Prime Minister Joseph Muscat on Tuesday declined to say if he had ever asked his top aide and close friend Keith Schembri what his plans for 17 Black were.

Speaking to the media, Dr Muscat said that was a question for an inquiry to ask, and not simply something to ask out of curiosity.

Dr Muscat said questions about 17 Black were a matter for the courts. Video: Chris Sant Fournier

Dr Muscat has kept Mr Schembri by his side ever since the Panama Papers scandal broke in 2016. The massive data leak revealed Mr Schembri’s 2015 plans to receive large payments using complex offshore structures that disguised his financial interests in them.

Dubai-based company 17 Black was mentioned in a leaked e-mail as being one of two companies that would feed up to $2 million into Mr Schembri’s secret offshore holdings.

Since 2016, Mr Schembri has always maintained that the money from his offshore holdings was going to come from his business earnings before taking office.

He only volunteered that he had “draft business plans” with 17 Black in April 2018, and only after the Daphne Project revealed the e-mail link between the Dubai company and his Panama company.

A joint investigation by the Times of Malta and Reuters would later reveal that 17 Black was owned by power station investor Yorgen Fenech.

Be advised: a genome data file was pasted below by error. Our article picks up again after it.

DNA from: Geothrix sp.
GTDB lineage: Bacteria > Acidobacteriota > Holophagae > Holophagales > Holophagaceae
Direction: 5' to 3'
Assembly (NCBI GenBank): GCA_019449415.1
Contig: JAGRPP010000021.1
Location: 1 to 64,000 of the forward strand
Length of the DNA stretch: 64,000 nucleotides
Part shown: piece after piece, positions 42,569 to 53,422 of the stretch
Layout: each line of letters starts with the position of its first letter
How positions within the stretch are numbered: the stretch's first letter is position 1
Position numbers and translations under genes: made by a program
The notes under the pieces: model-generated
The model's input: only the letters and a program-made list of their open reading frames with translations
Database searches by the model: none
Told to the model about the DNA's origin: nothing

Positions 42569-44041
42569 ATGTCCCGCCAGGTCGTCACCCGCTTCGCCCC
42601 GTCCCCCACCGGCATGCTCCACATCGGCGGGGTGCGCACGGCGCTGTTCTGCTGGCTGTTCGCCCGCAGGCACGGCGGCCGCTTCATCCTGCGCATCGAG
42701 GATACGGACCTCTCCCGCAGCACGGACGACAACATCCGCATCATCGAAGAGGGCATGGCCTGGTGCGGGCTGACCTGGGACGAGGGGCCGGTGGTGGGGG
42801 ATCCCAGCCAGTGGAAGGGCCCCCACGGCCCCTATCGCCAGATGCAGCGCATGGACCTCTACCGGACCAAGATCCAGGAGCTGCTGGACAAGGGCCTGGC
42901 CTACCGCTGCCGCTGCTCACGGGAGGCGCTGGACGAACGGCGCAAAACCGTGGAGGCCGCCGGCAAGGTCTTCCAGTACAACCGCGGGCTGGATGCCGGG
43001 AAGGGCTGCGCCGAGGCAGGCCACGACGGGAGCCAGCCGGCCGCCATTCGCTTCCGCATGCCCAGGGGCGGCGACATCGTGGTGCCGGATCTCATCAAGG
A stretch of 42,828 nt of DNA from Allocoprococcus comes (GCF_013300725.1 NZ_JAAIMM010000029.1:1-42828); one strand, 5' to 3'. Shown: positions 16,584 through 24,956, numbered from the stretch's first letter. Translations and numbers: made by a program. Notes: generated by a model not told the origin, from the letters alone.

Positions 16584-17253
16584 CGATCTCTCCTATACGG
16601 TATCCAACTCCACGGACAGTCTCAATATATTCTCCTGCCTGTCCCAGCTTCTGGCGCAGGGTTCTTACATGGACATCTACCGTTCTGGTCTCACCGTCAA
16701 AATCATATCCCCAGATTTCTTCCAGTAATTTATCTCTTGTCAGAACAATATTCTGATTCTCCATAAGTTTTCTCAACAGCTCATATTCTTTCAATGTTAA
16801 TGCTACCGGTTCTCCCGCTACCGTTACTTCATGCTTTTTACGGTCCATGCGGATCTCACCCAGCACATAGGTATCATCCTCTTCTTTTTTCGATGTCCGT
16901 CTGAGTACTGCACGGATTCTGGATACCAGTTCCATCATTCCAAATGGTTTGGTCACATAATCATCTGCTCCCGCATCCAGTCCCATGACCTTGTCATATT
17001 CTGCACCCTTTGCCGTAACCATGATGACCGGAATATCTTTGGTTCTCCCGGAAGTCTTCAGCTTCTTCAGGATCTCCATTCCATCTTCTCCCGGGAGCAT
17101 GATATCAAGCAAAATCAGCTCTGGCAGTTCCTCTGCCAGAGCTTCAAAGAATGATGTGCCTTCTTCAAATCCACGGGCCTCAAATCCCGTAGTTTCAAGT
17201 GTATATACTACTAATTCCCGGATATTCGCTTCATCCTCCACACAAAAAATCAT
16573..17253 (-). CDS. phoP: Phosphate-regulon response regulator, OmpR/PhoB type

Mr Schembri claims not to know that 17 Black was owned by the Tumas Group CEO.

Tourism Minister Konrad Mizzi, whose Panama firm was mentioned in the same e-mail as a potential beneficiary of funds from 17 Black, also claims not to know who was behind the company.

Explainer: The roadmap to 17 Black

The Prime Minister said on Tuesday that nothing had changed in Mr Schembri’s regard.

He said the points raised by former Opposition leader Simon Busuttil in a request for an inquiry overlapped with another inquiry that was already ongoing.

A court on Monday ordered evidence from the Panama Papers scandal to be preserved, saying that a crime may have been committed by Mr Schembri and Dr Mizzi.

Dr Muscat said that if nothing else, Monday's court decision confirmed that an inquiry was already ongoing.

Apart from the 17 Black inquiry, the Prime Minister’s top aide is also facing two other separate inquiry about money-laundering.

Those inquiries have been ongoing for two years.

Independent journalism costs money. Support Times of Malta for the price of a coffee.

Support Us